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Army, USC Join Forces for Virtual Research

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August 18, 1999

By Karen Kaplan

Setting the stage for an unprecedented collaboration between the Pentagon and Hollywood, the U.S. Army today will announce the formation of a major research center at USC to develop core technologies that are critical to both the military and to the entertainment industry.

The primary goal of the new Institute for Creative Technologies is to allow the Army to create highly realistic training simulations that rely on advances in virtual reality, artificial intelligence and other cutting-edge technologies. The entertainment industry is expected to use the technology to improve its motion picture special effects, make video games more realistic and create new simulation attractions for virtual reality arcades.

"It's a marriage made in heaven," said Anita Jones, a computer science professor at the University of Virginia who first proposed that the military and Hollywood jointly develop key technologies in the mid-1990s when she served as the Defense Department's director of defense research and engineering.

The Army will spend $45 million on the institute during its first five years, making it the largest research project at USC. Entertainment companies are expected to contribute not only money but also their know-how in everything from computer special effects to storytelling. Altogether, the center could raise enough funds from entertainment companies and government sources to nearly double its budget. The institute could employ more than 200 researchers by the time it is 5 years old, said Cornelius Sullivan, USC's vice provost for research.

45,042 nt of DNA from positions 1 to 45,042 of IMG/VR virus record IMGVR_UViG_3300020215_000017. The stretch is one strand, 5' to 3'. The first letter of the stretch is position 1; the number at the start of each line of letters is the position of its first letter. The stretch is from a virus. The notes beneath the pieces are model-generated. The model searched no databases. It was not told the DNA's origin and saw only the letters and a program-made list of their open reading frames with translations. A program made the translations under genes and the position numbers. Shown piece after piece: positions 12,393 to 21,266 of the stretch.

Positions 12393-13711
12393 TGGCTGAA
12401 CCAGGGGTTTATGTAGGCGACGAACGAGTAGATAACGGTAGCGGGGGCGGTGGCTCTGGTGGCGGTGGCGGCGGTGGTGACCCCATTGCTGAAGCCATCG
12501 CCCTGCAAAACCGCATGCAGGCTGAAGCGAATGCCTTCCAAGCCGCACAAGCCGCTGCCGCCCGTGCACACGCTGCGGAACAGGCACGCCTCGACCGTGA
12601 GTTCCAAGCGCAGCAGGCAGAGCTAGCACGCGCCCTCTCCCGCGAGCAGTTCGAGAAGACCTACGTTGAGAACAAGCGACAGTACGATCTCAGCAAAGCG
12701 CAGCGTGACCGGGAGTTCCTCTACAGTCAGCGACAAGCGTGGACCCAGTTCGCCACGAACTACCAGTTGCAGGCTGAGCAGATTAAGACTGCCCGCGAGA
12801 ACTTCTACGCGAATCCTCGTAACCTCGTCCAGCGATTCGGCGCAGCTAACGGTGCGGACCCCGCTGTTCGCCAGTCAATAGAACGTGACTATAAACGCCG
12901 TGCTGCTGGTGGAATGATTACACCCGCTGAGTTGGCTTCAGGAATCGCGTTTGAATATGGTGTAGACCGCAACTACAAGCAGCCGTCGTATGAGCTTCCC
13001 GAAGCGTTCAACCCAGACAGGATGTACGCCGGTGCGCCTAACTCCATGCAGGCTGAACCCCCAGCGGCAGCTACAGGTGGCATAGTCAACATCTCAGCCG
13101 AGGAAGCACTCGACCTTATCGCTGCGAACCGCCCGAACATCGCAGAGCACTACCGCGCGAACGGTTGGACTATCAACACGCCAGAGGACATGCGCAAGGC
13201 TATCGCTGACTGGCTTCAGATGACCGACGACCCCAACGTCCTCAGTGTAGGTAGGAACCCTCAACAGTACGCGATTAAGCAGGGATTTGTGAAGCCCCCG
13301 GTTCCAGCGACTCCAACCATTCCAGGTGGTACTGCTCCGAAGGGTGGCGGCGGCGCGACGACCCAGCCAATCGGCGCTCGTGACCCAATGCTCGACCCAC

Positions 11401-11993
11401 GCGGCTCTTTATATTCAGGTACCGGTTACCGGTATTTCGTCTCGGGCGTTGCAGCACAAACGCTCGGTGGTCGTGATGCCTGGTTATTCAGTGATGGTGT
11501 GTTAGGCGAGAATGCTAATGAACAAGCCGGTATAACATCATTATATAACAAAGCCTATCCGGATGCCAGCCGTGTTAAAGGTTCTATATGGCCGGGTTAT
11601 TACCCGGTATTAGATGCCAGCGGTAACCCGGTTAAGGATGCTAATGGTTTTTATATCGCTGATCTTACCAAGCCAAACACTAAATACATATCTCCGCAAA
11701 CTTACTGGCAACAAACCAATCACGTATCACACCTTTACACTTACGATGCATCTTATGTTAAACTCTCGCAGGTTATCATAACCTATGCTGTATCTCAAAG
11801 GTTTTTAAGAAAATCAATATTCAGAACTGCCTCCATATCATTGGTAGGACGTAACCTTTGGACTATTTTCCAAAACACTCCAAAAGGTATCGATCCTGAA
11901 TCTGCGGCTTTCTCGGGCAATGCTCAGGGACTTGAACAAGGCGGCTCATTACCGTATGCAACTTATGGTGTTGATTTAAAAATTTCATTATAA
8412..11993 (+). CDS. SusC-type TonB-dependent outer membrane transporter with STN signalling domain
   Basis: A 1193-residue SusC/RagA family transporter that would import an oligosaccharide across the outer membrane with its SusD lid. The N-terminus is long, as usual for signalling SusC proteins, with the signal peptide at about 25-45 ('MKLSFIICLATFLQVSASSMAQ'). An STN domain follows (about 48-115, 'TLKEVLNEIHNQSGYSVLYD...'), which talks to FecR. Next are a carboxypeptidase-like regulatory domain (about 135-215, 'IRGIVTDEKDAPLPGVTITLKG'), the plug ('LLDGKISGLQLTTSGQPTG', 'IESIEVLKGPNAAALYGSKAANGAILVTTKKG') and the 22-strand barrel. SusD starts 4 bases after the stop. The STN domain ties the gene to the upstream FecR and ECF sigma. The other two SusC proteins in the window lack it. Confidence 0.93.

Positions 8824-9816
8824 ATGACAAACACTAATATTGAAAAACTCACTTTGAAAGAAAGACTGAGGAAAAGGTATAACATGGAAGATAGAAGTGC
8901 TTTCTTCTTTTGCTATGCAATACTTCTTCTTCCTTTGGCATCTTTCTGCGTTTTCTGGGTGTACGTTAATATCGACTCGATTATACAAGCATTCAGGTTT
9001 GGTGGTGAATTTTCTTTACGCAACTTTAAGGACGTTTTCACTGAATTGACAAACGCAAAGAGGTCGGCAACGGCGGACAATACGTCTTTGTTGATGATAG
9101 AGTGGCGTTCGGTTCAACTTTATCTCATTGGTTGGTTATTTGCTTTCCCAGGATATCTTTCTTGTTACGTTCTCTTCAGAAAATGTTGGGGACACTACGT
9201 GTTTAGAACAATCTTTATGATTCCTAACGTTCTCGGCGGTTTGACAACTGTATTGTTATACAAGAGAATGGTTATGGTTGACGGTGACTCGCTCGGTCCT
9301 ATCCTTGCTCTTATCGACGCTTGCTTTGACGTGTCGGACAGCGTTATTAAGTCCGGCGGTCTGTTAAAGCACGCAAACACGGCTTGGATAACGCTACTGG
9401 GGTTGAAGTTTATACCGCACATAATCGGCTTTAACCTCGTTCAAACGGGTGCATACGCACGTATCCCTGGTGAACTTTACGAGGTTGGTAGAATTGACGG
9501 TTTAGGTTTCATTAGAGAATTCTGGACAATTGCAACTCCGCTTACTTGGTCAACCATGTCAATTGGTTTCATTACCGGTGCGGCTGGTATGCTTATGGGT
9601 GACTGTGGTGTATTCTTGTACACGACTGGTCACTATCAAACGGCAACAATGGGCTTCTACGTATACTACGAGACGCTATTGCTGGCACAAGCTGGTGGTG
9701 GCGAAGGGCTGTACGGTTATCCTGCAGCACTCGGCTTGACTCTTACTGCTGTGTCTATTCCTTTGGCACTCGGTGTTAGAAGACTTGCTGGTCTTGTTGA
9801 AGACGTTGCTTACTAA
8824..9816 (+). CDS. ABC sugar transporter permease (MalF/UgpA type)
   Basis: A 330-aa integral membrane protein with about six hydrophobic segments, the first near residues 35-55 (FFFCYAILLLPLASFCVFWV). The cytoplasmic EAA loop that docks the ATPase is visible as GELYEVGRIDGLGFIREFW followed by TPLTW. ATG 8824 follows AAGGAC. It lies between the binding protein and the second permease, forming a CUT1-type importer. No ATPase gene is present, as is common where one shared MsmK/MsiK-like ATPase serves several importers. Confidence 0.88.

USC was the clear choice to host the center because of its close ties with Hollywood and because of its strength in electrical engineering and computer science, said Cathy Kominos, deputy director of Army research in Crystal City, Va. UCLA and UC Berkeley were also considered to host the institute, but they couldn't match USC's rapport with entertainment companies, which will become important partners for the institute, she said.

"That's what did it," Kominos said. "We have to work the connections that have been established if we want the entertainment companies to participate."

But that relationship doesn't ensure that the collaboration will be entirely smooth. While the military and Hollywood share common research interests, their cultures could hardly be more different.

"That presents a problem," Jones said. "It makes it difficult to bring the two communities together."

When Paramount began working with the Defense Department in 1996 on a project in which military officers made national security decisions based on simulated briefings, it took a full year for each side to understand the other, said Richard Lindheim, executive vice president of Paramount Television Group in Los Angeles.

But now Lindheim said he is looking forward to expanding his partnership with the military through the new center.

"It allows us to do research and development, which is not something a Hollywood studio is generally involved in," he said.

John Pike, a defense analyst with the Federation of American Scientists in Washington, praised the Army's approach to leveraging technology from private industry.

"The fact that our soldiers are well-trained is one of the key edges that the American military has," Pike said. "Anything they can do to sustain that edge is a good thing, and anything that they can do to train inexpensively using simulations rather than having to train expensively by being out in the field using up gas and ammo is a good thing."

Though the $45-million commitment is big money for USC, "it's peanuts for the Army," said Michael Zyda, a professor of computer science at the Naval Postgraduate School in Monterey, Calif. If the institute wants to attract key talent from Hollywood--where $45 million is less than the average cost of a studio movie--then "I think the Army needs to boost it up," he said.